I’m not going to lie; I was nervous as I walked up to Honors Hall on Tuesday. This being my first Bolton, I didn’t know what to expect. What if no one showed up? What if everyone hated the prompt? What if everyone was just plain mean?
My fears were quickly put aside as I stood in the RFL’s book-lined living room. A girl walked in, holding a notebook to her chest. “I can’t wait to write,” she said. I knew then that everything would be fine.
Six students put their homework aside for an hour and joined us at the dining room table. Eating cake and cookies, we wrote in between bites. The topic: dorm life. The rules: 50 words or less. Flash nonfiction. We discussed the importance of each word in writing, and I reminded them how flash fiction or nonfiction makes the writer pay attention to each word. When dealing with only a few words, each word has to carry its own weight. Frivolous words get thrown out quicker than a bowling ball in a sinking canoe.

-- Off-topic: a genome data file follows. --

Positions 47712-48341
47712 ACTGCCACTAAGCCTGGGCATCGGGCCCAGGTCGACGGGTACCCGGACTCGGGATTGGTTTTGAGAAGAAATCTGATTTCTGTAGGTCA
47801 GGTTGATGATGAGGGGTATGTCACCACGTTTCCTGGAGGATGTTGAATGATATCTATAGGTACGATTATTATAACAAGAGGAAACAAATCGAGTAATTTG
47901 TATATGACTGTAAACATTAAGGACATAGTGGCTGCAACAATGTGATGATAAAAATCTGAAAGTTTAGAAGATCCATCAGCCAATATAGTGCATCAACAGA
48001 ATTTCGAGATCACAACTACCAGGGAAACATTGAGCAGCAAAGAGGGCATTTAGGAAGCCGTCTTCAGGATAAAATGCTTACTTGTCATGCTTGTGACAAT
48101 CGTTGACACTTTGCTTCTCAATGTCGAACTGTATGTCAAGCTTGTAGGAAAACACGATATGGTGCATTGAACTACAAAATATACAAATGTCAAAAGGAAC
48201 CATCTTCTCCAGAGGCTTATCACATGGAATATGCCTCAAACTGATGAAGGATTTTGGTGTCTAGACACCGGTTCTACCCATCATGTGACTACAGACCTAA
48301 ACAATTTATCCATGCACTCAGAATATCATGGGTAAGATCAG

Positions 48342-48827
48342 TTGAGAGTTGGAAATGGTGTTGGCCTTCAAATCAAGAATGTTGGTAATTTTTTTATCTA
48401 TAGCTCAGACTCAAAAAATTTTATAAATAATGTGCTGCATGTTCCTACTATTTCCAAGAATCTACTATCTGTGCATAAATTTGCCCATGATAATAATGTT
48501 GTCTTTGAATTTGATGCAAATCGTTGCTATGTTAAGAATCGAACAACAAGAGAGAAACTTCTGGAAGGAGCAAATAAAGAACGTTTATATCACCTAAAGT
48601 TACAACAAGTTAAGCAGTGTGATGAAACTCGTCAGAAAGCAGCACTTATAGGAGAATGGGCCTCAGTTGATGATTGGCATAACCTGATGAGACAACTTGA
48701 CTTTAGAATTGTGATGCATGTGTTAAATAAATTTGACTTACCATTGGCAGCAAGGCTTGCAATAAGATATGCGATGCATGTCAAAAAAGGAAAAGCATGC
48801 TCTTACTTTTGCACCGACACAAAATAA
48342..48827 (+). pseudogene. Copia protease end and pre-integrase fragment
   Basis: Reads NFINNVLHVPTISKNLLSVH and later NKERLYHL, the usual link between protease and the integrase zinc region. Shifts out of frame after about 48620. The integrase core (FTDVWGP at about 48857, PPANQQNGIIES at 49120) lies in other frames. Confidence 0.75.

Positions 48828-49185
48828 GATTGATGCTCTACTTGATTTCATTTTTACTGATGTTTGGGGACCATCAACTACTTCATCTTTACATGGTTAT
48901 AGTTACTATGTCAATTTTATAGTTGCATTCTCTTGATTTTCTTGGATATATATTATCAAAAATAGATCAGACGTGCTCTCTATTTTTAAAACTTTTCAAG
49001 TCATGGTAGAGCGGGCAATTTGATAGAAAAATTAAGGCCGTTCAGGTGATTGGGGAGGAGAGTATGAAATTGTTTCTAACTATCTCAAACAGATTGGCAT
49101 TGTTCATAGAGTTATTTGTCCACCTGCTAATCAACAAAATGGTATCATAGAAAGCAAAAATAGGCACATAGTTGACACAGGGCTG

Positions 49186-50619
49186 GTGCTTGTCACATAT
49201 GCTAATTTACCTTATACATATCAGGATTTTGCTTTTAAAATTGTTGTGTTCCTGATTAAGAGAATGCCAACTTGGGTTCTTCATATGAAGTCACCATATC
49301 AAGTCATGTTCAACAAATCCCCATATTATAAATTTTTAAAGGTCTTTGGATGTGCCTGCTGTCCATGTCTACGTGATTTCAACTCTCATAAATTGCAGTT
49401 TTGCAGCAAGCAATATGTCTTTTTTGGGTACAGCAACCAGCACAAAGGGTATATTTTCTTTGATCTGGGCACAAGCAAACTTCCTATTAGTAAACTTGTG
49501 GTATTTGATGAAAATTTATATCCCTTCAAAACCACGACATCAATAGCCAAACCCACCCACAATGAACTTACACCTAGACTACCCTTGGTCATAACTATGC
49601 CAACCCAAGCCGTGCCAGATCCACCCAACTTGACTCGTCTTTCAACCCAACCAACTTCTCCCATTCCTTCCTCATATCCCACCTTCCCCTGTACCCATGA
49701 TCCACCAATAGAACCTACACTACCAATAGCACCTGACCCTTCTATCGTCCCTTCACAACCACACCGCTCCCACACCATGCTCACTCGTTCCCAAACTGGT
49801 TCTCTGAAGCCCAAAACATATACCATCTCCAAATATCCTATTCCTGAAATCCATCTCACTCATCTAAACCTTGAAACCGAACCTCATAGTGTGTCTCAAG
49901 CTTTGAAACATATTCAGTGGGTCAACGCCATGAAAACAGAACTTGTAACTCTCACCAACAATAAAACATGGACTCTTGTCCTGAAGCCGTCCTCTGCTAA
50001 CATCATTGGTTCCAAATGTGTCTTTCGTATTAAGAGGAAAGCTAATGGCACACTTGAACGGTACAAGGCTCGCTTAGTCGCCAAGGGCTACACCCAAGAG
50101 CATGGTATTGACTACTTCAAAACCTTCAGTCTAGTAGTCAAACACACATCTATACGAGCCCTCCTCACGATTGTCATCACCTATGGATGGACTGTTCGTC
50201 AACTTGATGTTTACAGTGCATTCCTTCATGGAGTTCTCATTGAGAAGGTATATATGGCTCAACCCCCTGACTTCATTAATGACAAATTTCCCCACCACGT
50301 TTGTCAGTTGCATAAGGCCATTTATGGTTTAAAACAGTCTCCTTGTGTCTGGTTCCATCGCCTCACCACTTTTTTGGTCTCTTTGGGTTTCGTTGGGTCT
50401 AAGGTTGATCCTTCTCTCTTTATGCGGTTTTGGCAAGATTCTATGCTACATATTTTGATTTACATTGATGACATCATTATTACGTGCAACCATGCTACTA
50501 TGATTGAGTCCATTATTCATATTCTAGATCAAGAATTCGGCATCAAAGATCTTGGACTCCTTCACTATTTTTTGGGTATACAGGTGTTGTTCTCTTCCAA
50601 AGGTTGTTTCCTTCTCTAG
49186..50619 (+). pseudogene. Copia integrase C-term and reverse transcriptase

The time came to share, and after the first student read, I wondered if they even needed any reminders on writing. They covered it all: roommate admiration, budding romance at an open mic, the enticement of chanting coming through open vents, the description of a flyer on a wall, the wonderment of living alone, the dangerous ground of hair spray in bathrooms amongst girls. Each of them reminded me of something that I forgot to mention in my mini-lecture: the importance of a final line. All of them had one final poignant sentence. Yes, I know, the whole students teaching the teacher something has been done, but at times clichés are true.
I left that night almost skipping out of the dorm. After all, any night that combines writing and cake is a pretty successful night in my book.
Next up: Fiction on October 4th.